# How to prove this limit exist?

How to prove $\lim_{(x,y)\to (0,0)} f(x,y)=\frac{|x|^\alpha y^4}{x^2+y^4}$ for all $\alpha>0$?

I think in order to prove this limit exists, I should the value is all the same from different direction. How to prove at here?

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$f=|x|^{\alpha} - \dfrac{|x|^{2+\alpha}}{x^2+y^4}$ consider limits for both. $|\dfrac{|x|^{2+\alpha}}{x^2+y^4}|\le \dfrac{|x|^{2+\alpha}}{x^2}$ – Yimin Feb 22 '13 at 4:21
Note $y^4/(x^2+y^4)<1$ – Maesumi Feb 22 '13 at 4:46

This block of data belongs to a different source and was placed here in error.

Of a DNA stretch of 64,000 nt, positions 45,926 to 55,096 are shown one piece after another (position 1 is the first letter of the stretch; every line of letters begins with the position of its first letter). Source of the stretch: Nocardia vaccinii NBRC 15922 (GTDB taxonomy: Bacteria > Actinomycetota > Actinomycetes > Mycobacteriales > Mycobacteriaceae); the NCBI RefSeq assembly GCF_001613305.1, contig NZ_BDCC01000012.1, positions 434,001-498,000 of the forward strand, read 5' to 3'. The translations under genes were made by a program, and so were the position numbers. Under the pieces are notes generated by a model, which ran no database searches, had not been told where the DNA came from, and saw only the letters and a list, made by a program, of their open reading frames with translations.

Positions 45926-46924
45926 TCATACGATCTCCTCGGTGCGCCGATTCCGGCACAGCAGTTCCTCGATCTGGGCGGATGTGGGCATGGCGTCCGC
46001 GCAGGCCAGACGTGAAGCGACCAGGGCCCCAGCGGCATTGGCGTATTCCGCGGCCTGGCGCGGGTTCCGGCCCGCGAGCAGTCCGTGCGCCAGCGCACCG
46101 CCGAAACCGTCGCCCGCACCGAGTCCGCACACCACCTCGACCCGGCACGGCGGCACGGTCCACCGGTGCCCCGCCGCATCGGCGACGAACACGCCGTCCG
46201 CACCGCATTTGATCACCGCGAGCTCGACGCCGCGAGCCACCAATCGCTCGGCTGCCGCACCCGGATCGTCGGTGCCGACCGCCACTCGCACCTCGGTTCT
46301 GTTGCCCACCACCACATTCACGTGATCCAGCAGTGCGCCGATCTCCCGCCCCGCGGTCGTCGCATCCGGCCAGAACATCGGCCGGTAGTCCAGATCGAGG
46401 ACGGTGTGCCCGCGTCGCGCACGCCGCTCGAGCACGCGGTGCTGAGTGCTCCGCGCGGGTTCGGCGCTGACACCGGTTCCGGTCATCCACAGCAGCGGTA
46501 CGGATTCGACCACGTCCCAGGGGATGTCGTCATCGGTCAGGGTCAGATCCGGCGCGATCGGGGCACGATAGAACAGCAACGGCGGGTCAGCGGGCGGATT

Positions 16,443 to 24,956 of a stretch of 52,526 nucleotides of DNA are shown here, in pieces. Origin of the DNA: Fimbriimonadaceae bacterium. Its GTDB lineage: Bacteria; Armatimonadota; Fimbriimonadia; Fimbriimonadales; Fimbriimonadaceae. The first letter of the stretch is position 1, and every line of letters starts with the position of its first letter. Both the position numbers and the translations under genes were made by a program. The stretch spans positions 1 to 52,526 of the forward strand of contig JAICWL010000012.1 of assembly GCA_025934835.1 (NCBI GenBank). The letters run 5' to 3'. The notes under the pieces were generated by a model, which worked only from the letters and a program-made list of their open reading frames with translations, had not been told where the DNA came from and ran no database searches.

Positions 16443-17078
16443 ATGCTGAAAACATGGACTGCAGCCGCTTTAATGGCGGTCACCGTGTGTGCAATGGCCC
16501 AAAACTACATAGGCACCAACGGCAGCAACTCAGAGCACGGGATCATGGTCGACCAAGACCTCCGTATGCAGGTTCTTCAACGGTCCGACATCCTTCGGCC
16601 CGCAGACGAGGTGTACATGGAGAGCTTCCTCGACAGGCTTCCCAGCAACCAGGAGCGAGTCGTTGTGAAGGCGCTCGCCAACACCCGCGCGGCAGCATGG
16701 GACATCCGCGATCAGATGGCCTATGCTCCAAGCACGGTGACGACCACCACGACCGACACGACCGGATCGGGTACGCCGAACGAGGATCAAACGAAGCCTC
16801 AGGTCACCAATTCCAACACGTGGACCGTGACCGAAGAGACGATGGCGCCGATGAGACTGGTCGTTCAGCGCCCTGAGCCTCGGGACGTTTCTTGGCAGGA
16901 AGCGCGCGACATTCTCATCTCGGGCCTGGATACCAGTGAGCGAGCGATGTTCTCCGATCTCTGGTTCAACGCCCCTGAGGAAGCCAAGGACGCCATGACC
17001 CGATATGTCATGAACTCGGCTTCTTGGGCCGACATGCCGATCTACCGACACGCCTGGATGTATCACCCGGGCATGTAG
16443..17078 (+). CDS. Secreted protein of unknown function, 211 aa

## 1 Answer

As Maesumi commented, we can observe that $$\frac{y^4}{x^2+y^4} \le \frac{y^4}{y^4}=1.$$ for $y\ne 0$ and if $y=0$, $\frac{y^4}{x^2+y^4} =0\le 1$. Then $$\left|\frac{|x|^\alpha y^4}{x^2+y^4}\right|\le |x|^\alpha.$$ We can easily(?) show that $$\lim_{(x,y)\to(0,0)} |x|^\alpha = 0.$$ By squeeze theorem, we are done.

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